Management Training

Management training isn’t just for newbies and novices – managers and supervisors of all levels and all ages need actionable management practices to bring to their department, division or company. Learn how to be the best boss you can be by expanding your management skills, managing change effectively and bring strong leadership into your everyday management practices.

One important way to judge your success as a manger is by the success of your employees. An effective manager isn’t just a boss who can extract the most productivity from his people, but the one who produces great future managers. How can you be sure that under your leadership managers will blossom?

Start your management training program here with our articles, tools, self-tests, and training sessions…

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Especially in a lousy economy, fired employees will look for a reason to sue. You must be able to defend every discharge against possible discrimination and retaliation claims. The only safe approach is to document that you treated every employee equally. You simply can’t cut slack for one employee and not another.

Here’s something to consider when disciplining a supervisor or manager: She probably won’t be able to get away with blaming a subordinate for her own poor performance. Employers are entitled to expect managers to manage.

SKMATCH Inc., a Subway franchisee with several stores in the Wilmington area, faces charges it failed to address sexual harassment complaints leveled at one of its assistant managers.
The EEOC has sued copier company Ricoh on behalf of three former employees—two Hispanics and one man of African origin. The suit alleges the three endured almost daily racial epithets and race-based harassment at the company’s Greensboro location.
The EEOC has filed a class-action lawsuit against Cavalier Telephone on behalf of a group of account executives and job applicants from Pennsylvania and other Mid-Atlantic states, charging that the company refuses to hire older workers and fired two employees in retaliation after they objected to the alleged discrimination.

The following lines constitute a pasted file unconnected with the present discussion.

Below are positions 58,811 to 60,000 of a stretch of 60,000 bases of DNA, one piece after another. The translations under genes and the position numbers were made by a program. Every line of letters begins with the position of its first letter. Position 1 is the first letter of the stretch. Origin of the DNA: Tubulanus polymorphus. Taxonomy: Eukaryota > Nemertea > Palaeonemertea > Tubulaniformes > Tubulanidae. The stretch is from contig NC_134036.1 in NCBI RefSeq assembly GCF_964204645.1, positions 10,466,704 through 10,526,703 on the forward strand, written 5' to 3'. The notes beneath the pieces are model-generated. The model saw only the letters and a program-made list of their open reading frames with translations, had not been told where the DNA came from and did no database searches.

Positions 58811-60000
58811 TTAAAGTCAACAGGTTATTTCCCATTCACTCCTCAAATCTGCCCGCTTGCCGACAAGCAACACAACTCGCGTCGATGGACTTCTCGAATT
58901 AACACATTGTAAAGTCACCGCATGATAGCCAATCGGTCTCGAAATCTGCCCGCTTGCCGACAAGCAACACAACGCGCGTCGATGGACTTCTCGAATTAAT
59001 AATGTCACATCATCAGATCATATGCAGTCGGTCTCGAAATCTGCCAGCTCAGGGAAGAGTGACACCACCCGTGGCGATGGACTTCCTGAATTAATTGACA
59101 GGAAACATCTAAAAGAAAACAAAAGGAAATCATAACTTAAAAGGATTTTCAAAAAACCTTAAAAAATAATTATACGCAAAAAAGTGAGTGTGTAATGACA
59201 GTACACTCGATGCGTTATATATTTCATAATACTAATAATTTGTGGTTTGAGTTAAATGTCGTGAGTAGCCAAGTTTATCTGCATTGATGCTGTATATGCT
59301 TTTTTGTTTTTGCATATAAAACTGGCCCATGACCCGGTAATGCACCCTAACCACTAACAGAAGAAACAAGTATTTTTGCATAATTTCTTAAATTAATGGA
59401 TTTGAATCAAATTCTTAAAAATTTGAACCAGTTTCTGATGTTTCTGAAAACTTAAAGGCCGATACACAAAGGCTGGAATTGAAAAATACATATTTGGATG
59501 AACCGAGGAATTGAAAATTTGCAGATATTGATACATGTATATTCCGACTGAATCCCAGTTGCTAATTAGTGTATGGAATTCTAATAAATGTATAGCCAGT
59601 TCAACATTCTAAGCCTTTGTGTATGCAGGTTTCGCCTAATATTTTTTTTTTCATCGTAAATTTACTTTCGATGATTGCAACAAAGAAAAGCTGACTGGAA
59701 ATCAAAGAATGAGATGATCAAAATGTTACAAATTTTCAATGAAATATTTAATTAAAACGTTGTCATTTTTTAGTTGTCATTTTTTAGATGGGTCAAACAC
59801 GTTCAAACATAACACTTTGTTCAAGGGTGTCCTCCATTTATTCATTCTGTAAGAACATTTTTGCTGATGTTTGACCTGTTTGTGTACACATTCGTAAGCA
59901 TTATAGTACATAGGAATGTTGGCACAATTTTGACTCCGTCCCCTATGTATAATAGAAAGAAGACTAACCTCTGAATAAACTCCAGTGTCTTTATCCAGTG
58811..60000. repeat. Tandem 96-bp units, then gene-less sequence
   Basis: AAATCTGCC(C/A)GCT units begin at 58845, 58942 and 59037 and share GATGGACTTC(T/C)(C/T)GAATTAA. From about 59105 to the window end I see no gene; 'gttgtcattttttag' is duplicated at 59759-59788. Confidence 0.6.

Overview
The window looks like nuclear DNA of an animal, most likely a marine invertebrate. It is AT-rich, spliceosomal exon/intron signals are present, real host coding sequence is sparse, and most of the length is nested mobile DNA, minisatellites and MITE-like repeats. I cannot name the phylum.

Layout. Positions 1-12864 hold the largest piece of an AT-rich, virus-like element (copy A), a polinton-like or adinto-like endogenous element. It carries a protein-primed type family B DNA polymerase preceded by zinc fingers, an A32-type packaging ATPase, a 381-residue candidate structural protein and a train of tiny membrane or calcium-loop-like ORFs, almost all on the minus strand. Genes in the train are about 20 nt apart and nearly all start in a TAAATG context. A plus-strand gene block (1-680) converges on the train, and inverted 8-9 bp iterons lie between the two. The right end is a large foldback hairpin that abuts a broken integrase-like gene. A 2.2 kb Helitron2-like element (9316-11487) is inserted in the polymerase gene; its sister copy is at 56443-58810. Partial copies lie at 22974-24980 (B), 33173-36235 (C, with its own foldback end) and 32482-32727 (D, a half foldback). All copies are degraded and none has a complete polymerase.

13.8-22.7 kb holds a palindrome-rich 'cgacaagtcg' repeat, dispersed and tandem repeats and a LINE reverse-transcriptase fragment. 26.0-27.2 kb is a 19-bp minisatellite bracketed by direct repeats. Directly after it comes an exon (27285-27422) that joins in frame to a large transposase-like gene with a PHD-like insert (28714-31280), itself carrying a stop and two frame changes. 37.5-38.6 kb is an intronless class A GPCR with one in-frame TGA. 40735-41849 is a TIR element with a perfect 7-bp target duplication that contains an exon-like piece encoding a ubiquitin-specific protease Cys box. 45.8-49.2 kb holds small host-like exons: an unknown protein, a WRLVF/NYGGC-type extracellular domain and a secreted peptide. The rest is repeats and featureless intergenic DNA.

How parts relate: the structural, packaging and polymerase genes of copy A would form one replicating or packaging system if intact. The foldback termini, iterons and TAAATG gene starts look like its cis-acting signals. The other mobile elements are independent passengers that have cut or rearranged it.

Question: “I manage a group of four women who bicker constantly and 'cop an attitude.' To make it worse, I recently hired a young, inexperienced secretary who is very rude ... I feel like I’m supervising a bunch of tattling 2-year-olds. Sometimes, I plan what I’m going to say about these issues, then I chicken out. I know I need a stronger backbone, but I don’t like dealing with conflict. What should I do?”

If you’re a leader who employs a prima donna (one who produces great results but alienates everyone), what should you do? It’s simple. Bite the bullet and fire that person. Here are three reasons why you should:

New research by Right Management shows organizations prefer employees who are a good motivational fit with the team and the organization’s culture. HR pros say that interpersonal behaviors and organizational fit are bigger factors than technical skills or experience.

While planning new HR initiatives and making your HR budget projects for 2011, don’t forget to factor in one crucial aspect: Convincing your chief financial officer to back your proposals. You can improve your chances of securing CFO support by using the following information to improve your presentations.
Sometimes, a new supervisor takes the opportunity to settle old scores with former co-workers. And that can create liability for the employer. So before the promotion kicks in, teach your newly minted managers that federal laws prohibit supervisors from retaliating against workers for everything from taking FMLA leave to filing a workers’ comp claim.
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